From May 25, 2005 to June 5, 2005, Madrono went on mandatory leave. On June 1, 2005, Madrono and two sons flew to the United States. Madrono's husband and another son flew to the United States three days later. Madrono left the Philippines without applying for a leave of absence and without turning over her responsibilities to the appropriate bank officer. Madrono was supposed to return to work on June 6, 2005, but did not do so. (See id. at 91, 122-23, 136-40*fn11 ).

III. DISCUSSION

A. The Government Has Met the Requirements for a Certificate of Extradition.

In order to secure the Certificate of Extradition, the Government must satisfy the following requirements of 18 U.S.C. § 3184: (1) An extradition Treaty is in force between the Philippines and the United States; (2) The Treaty allows for extradition on the crimes charged against Madrono; and (3) There is probable cause that Madrono committed each of the charges for which extradition is sought. See also Fernandez v. Phillips, 268 U.S. 311, 312, 45 S.Ct. 541, 69 L.Ed. 970 (1925); Prasoprat v. Benov, 421 F.3d 1009, 1013 (9th Cir. 2005), cert. denied, 546 U.S. 1171 (2006); Cornejo-Barreto v. Seifert, 218 F.3d 1004, 1009-10 (9th Cir. 2000).*fn12

1. There is probable cause that Madrono committed each of the charges for which extradition is sought.*fn13

a. Legal authority

The standard of probable cause is whether there is any evidence warranting the finding that there is reasonable ground to believe the accused is guilty. Fernandez v. Phillips, supra; Mirchandani v. United States, 836 F.2d 1223, 1226 (9th Cir. 1988). Probable cause exists if there is "competent evidence to support the belief that the accused has committed the charged offense." Quinn v. Robinson, 783 F.2d 776, 815 (9th Cir. 1986), cert. denied, 479 U.S. 882 (1986); see also Collins v. Loisel, 259 U.S. 309, 317, 42 S.Ct. 469, 66 L.Ed. 956 (1922); Zanazian v. United States, 729 F.2d 624, 626 (9th Cir. 1884). "Evidence of flight that is suggestive of consciousness of guilt is admissible to establish probable cause in an extradition proceeding." In re Extradition of Santos, 795 F.Supp.2d 966, 983 (C.D. Cal. 2011).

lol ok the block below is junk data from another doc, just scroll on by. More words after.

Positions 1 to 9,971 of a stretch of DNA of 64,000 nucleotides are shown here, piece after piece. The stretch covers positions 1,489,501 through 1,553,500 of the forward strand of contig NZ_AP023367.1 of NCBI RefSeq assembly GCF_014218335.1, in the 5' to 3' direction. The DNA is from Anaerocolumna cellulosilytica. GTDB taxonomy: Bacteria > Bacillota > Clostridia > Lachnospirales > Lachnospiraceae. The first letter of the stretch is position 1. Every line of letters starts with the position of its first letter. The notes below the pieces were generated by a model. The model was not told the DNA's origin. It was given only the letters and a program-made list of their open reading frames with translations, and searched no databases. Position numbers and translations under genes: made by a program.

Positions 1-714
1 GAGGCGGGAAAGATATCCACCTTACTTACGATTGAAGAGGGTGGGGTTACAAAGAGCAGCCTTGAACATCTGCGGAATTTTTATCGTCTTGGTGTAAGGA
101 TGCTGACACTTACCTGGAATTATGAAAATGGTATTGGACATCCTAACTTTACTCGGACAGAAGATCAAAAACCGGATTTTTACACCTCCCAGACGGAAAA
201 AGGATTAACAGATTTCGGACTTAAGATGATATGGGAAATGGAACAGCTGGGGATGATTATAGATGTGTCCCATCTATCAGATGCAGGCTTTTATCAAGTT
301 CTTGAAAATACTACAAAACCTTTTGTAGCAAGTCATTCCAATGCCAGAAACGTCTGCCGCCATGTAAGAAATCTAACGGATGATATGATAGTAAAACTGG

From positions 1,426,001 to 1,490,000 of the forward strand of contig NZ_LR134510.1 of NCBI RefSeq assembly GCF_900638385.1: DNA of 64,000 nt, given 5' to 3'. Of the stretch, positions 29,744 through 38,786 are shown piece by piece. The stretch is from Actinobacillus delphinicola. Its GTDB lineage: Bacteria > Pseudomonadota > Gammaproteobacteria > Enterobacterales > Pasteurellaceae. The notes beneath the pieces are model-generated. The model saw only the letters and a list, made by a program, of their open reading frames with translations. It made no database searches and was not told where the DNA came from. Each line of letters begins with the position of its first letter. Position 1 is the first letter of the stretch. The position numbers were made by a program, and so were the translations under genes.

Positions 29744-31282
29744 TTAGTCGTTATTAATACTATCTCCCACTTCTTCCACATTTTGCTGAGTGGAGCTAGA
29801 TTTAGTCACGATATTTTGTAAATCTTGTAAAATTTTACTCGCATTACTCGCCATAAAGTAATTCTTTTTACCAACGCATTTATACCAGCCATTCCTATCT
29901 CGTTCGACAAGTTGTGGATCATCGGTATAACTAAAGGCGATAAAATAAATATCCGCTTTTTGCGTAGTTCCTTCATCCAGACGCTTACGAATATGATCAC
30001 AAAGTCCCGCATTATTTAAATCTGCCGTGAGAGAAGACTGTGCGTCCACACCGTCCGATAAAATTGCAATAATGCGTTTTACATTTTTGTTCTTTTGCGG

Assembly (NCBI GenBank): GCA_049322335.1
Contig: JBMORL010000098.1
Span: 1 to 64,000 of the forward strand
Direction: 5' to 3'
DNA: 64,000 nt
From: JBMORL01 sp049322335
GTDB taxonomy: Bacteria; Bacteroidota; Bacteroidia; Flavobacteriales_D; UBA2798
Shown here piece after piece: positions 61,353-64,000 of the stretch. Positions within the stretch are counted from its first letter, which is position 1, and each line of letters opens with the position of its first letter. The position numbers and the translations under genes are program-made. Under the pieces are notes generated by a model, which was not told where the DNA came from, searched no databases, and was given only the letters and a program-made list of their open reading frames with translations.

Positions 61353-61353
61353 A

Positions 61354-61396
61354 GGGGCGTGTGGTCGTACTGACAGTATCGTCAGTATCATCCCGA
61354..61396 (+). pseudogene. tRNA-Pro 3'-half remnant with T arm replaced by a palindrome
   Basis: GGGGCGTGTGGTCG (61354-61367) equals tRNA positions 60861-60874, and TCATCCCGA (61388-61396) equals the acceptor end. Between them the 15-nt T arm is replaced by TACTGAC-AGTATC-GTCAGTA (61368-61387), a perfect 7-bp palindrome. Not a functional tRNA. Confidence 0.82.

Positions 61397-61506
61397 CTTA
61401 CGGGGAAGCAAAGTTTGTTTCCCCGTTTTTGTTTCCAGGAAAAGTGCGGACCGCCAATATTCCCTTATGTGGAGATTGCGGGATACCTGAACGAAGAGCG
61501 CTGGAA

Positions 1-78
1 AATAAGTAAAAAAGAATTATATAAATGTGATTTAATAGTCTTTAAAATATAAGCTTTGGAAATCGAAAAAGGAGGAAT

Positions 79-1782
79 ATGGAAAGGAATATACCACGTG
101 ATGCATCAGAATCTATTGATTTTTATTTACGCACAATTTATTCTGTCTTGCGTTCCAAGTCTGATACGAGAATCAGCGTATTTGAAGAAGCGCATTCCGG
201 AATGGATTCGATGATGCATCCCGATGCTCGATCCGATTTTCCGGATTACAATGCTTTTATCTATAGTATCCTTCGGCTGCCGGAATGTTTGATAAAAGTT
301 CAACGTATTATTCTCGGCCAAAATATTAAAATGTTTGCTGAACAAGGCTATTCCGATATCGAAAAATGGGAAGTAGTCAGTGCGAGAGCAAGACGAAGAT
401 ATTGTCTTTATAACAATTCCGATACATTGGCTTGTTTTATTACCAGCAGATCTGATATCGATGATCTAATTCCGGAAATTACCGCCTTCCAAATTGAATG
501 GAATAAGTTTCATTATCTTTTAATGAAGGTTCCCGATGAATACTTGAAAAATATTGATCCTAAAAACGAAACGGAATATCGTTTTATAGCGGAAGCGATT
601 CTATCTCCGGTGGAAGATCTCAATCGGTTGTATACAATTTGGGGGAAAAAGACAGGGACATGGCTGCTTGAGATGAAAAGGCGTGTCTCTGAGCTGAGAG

Probable cause may be established by sworn statements, or unsworn statements, of absent witnesses. See Collins v. Loisel, supra; Zanazanian v. United States, supra, 729 F.2d at 626-27 (noting that "[n]either the applicable treaty nor United States law requires that evidence offered for extradition purposes be made under oath"); Maneiro v. Gregg, 164 F.3d 1199, 1206 (9th Cir. 1999)("The Federal Rules of Evidence do not apply in an extradition hearing."); see also Exhibit A at 23 (Under the extradition treaty between the Philippines and the United States, "a request for extradition of a person who is sought for prosecution must be accompanied by such evidence as, according to the law of the Requested State, would provide probable cause for his arrest and committal for trial if the offense had been committed there[.]").

"Generally, evidence that explains away or completely obliterates probable cause is the only evidence admissible at an extradition herein, whereas evidence that merely controverts the existence of probable cause, or raises a defense, is not admissible." Maneiro v. Greg, supra, 164 F.3d at 1207 n.7; see also Republic of France v. Moghadam, 617 F.Supp. 777, 781 (N.D. Cal. 1985)("While the accused may produce evidence to explain matters, the court may exclude evidence which merely contradicts government testimony, poses conflicts of credibility or establishes a defense.").

b. Falsification of Commercial Document charges (deposit slip transactions)

There is probable cause to support the conclusion that Madrono committed the charges of Falsification of Commercial Document (deposit slips) with respect to: (1) the savings account of Avelina Navarez, in the amount of 3,500,000 pesos (the equivalent of $63,000)*fn14 (see Exhibit A at 63-64), (2) the savings account of Digital Data Corporation, in the amount of 900,000 pesos (the equivalent of $16,200) (see id. at 65-66), (3) the savings account of Avelina Navarez, in the amount of 3,000,000 pesos (the equivalent of $54,000) (see id. at 67-68), and (4) the savings account of Julita Vinluan, in the amount of 50,000 pesos (the equivalent of $90,000), based on the evidence of Madrono's responsibilities and duties (see id. at 90, 120, 150), Madrono's unauthorized actions as to the deposit slip transactions involving Sicat (see id. at 90-91, 93, 125), and Madrono's flight from the Philippines (see id. at 91, 122-23, 136-40).

c. Qualified Theft charges (CTD pre-terminations)

There is probable cause to support the belief that Madrono committed the charges of Qualified Theft with respect to (1) the CTD of Cesar C. Quesada, in the amount of 2,470,762.95 pesos*fn15 (the equivalent of $44,473.73) (see Exhibit A at 81-82), and (2) the CTD of Paul T. Quesada, in the amount of 749,993.60 pesos (the equivalent of $13,449.88) (see id. at 83-84), based on the evidence of Madrono's responsibilities and duties (see id. at 90, 120, 150), Madrono's unauthorized actions as to the CTDs involving Gatinga and Sicat (see id. at 91, 93-94, 96, 121-22, 125), and Madrono's flight from the Philippines (see id. at 91, 122-23, 136-40).